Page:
Posts Tagged ‘There is still no cure for the common birthday’

Deflect Criticism with Self-deprecating Humor

Sunday, January 28th, 2018

“Self-deprecating humor came naturally to Lincoln. Once, after being called ‘two-faced’ by another politician, he responded, ‘If I had two faces, why would I be wearing this one?’ ” Francis B. Carpenter, portrait painter of Lincoln.

Did I ever tell you the joke the Chicago newsboys had on me? Replying negatively, he related: A short time before my nomination I was at Chicago attending a lawsuit. A photographer of that city asked me to sit for a picture, and I did so. This coarse, rough hair of mine was in a particularly bad tousle at the time, and the picture presented me in all its fright.

  After my nomination, this being about the only picture of me there was, copies were struck to show those who had never seen me how I looked. The newsboys carried them around to sell, and had for their cry, “Here’s yer Old Abe; he’ll look better when he gets his hair combed.” Story told by Lincoln to Albert P. Chandler, Assistant Secretary of War.

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Acknowledge Your Flaws

Can you remember the last time someone made fun of you because of some physical characteristic that you had? None of us are immune. Aren’t we all too tall, too short, too fat, foo skinny, too young, or too old?

This type of comment seems funny to the critic, but it can sting the recipient.

Here is Lincoln’s two-step response for this type of criticism.

Step 1) Look deep inside yourself and acknowledge the fact that, yes, you do have certain physical characteristics that make you distinct. Maybe not as distinct as Quasimodo, but it’s something that catches the eye.

Step 2) Use self-deprecating humor to deflect criticism.

There is great power in looking inside of ourselves, acknowledging who we really are, and in making fun of ourselves.

Abraham Lincoln had a target on his back because he had two unique traits.

1) He was very tall and extremely thin. He stood six foot four inches tall and weighed only 170 pounds.

2) His face was so homely that it could frighten and intimidate others.

Yet, despite being called string bean, scarecrow and gorilla, Lincoln was bullet proof from this type of criticism because he was better and funnier at criticizing himself than were his adversaries.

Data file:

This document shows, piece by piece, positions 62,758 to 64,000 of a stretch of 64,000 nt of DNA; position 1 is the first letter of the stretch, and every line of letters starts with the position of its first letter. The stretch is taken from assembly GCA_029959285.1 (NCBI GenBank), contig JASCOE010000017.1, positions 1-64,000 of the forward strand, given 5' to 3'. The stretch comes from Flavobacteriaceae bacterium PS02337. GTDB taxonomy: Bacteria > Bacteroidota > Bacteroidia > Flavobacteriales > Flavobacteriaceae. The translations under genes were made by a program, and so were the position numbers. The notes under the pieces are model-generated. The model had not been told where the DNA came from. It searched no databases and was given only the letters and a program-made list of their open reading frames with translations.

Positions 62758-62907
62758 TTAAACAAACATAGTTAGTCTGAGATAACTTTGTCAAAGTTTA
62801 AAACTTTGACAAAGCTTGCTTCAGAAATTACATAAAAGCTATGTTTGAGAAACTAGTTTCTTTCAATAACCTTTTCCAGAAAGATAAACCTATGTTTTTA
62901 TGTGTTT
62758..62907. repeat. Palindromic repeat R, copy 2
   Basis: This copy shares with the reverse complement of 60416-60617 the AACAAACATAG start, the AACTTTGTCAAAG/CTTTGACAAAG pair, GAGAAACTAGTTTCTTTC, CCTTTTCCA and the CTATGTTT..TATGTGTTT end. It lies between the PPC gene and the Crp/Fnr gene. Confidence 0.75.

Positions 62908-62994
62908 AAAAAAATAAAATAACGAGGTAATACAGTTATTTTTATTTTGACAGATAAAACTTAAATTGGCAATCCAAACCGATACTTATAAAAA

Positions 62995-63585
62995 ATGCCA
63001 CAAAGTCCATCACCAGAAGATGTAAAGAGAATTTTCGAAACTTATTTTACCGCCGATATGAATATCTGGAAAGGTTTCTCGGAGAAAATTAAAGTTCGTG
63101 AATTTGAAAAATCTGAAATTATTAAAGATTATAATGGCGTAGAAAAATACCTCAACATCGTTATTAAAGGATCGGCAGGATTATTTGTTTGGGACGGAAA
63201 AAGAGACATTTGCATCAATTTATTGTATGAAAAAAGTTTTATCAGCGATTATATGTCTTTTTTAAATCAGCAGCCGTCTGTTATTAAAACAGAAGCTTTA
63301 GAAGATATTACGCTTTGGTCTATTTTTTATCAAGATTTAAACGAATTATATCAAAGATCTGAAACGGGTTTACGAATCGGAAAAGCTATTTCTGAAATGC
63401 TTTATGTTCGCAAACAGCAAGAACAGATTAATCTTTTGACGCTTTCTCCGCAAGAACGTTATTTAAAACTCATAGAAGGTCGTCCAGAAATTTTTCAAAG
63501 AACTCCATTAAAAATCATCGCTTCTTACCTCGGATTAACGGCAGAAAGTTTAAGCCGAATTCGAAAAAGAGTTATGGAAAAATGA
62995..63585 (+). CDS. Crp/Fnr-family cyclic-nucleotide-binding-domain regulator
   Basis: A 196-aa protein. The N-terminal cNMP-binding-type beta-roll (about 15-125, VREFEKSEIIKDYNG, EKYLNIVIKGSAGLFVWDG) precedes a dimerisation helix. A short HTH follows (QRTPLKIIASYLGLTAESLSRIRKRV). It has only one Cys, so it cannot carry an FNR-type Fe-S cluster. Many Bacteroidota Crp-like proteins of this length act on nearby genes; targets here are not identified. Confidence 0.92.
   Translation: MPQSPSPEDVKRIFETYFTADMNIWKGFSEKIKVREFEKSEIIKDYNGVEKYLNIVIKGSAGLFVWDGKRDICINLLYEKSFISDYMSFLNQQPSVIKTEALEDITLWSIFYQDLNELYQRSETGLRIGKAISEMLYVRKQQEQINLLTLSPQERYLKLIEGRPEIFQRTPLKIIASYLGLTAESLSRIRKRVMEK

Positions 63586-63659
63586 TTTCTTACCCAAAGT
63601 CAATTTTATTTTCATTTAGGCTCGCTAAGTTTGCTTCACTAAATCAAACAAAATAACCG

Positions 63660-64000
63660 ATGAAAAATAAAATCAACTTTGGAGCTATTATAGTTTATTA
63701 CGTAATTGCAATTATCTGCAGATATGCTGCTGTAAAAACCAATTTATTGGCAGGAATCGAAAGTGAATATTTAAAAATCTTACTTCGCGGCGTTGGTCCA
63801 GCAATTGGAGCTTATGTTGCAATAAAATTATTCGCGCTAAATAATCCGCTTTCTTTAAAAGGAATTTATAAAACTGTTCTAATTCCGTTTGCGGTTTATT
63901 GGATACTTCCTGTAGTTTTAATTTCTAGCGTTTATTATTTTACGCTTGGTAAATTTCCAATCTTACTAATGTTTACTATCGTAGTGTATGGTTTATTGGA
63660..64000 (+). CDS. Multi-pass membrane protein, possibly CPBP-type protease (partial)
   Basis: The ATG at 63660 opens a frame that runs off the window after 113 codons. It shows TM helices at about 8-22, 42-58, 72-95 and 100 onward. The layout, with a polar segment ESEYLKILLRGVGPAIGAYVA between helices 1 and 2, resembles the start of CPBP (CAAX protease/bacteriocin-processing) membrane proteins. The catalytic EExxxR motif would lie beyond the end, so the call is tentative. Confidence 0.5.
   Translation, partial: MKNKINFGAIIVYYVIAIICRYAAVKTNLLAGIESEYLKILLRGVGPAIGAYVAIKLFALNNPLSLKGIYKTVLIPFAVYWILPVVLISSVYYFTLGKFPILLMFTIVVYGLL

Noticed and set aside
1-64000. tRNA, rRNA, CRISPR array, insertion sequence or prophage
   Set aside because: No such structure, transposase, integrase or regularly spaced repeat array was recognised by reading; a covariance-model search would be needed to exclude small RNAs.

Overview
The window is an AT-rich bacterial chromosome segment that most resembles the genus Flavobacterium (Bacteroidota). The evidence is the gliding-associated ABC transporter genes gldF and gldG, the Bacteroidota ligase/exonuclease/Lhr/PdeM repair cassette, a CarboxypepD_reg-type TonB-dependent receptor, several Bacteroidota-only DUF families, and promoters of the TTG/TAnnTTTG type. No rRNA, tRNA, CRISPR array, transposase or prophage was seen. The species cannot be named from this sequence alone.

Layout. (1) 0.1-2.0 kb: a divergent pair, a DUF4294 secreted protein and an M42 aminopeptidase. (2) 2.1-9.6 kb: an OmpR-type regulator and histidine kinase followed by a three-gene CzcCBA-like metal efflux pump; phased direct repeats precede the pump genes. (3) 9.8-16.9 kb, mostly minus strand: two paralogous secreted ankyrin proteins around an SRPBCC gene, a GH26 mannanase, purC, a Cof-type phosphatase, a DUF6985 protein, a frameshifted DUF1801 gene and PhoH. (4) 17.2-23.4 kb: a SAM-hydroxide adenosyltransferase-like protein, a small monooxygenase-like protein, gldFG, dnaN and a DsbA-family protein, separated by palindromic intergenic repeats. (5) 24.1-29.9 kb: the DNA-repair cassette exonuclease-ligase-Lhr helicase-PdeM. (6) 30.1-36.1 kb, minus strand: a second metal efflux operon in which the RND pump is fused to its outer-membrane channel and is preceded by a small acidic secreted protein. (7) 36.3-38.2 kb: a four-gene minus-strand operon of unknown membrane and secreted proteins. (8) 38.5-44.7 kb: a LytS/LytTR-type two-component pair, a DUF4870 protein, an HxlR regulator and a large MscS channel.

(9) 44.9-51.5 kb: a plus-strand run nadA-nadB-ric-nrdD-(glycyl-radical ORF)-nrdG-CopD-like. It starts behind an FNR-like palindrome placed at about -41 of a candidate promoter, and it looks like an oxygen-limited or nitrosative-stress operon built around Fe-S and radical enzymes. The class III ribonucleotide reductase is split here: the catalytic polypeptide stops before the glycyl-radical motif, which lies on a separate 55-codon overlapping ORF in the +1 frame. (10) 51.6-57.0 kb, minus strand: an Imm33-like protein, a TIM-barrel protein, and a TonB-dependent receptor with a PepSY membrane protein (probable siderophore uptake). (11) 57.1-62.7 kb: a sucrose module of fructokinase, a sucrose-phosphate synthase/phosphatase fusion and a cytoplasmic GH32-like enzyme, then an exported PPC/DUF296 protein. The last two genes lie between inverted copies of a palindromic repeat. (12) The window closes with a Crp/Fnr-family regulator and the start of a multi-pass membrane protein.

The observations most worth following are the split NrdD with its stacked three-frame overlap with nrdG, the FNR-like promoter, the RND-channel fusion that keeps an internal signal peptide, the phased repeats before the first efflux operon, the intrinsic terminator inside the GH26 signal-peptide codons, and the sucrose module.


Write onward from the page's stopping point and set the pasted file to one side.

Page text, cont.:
A Story to Break the Ice

Lincoln was invited to speak to a conference of newspaper editors in Chicago, some of whom were his fiercest critics. To break the ice he told this story:

One day I was riding along a mountain trail on my horse.

From the other direction came a woman on her horse. She stopped her horse and looked at me.

“I do believe you are the ugliest man I have ever seen,” she said.

‘That may be true, madam, but there’s not much I can do about it,” I replied.

“No, perhaps not, but you might at least stay home.”

The audience of editors laughed with Lincoln instead of at him. Lincoln’s goal was not just to respond to criticism, but to show that he was a big enough man to laugh at himself, and in the process, disarm his critics and often win their friendship.

“Do I not destroy my enemies by making them my friends?” Lincoln once observed.

Responding to Frenemies

Recently, two so-called “friends” of mine made fun of me for being too skinny.

“Terry you looked like a broom wearing glasses,” said one person.

I LOOK LIKE WHO???

I LOOK LIKE WHO?

“Terry it’s so windy today, I’d better tie a sting to you before you fly away,” said the second one. Apparently no ‘funny’ criticism is too ancient to use.

Okay, I get it. I’m skinny. I used to be defensive about it, but over time I have come to see these comments as an opportunity to convert “frenemies” into friends, and I developed this reply,

“In my defense, my doctor told me that I weigh the exact right amount for someone this awesome.”

Another time, I was a substitute teacher at a school when one student said to another student,

“I’m working with the old guy.”

After glancing around the room and finding no one older looking than myself, I thought,

“He must be talking about me!”

The remark caught me off guard, but it also motivated to come up with a Lincoln-esque response. After some internet research, my new response to ‘old guy’ comments is,

“There is still no cure for the common birthday,” to quote John Glenn.

A Complete Inventory of My Flaws

Some other flaws that I proudly possess, beyond being rail thin, are: my industrial sized ears; I drink a lot of iced tea (I go through iced tea faster than most women go through cotton balls); one of my eyes looks slightly larger than the other (great to give someone the “evil eye” or to impersonate Jack Elam); and, my hair is disappearing faster than a toupee in a hurricane. My only hope for fame may be a possible spot at Ripley’s Believe it or Not Museum.

When we acknowledge our flaws in humorous ways, it makes it easier for others to relate to us. It indicates that we have a light heart and a humorous outlook on life, and we become someone that other people like to be around. It’s like changing the friendship ‘stop light’ from red to green.

 

Upcoming Pesentations:

Feb. 10, 2018, International Speech Contest. Pen To Podium Toastmasters. Hardesty Center, 1100 S. Alvernon. Tucson, AZ, 9:00 am.

October 20, 2018. How Abraham Lincoln Used Stories to Touch Hearts, Minds and Funny Bones. Prescott Valley Public Library (7401 E. Civic Circle), 1:00 – 2:00 pm. Prescott, AZ.

 

NEW BOOK COMIMG SOON!!!

 

 

Related Links

Like Abe Lincoln, Be Prepared with a “Quip” or a Bit of Humor

Emulate Abraham Lincoln: Make Each Day Count

The “Secret” Daily Affirmations of Abraham Lincoln

Always greet everyone, no matter what they look like

Employ an Affable Lincolnesque Persona

Be a Generous Listener, as Abe Lincoln Was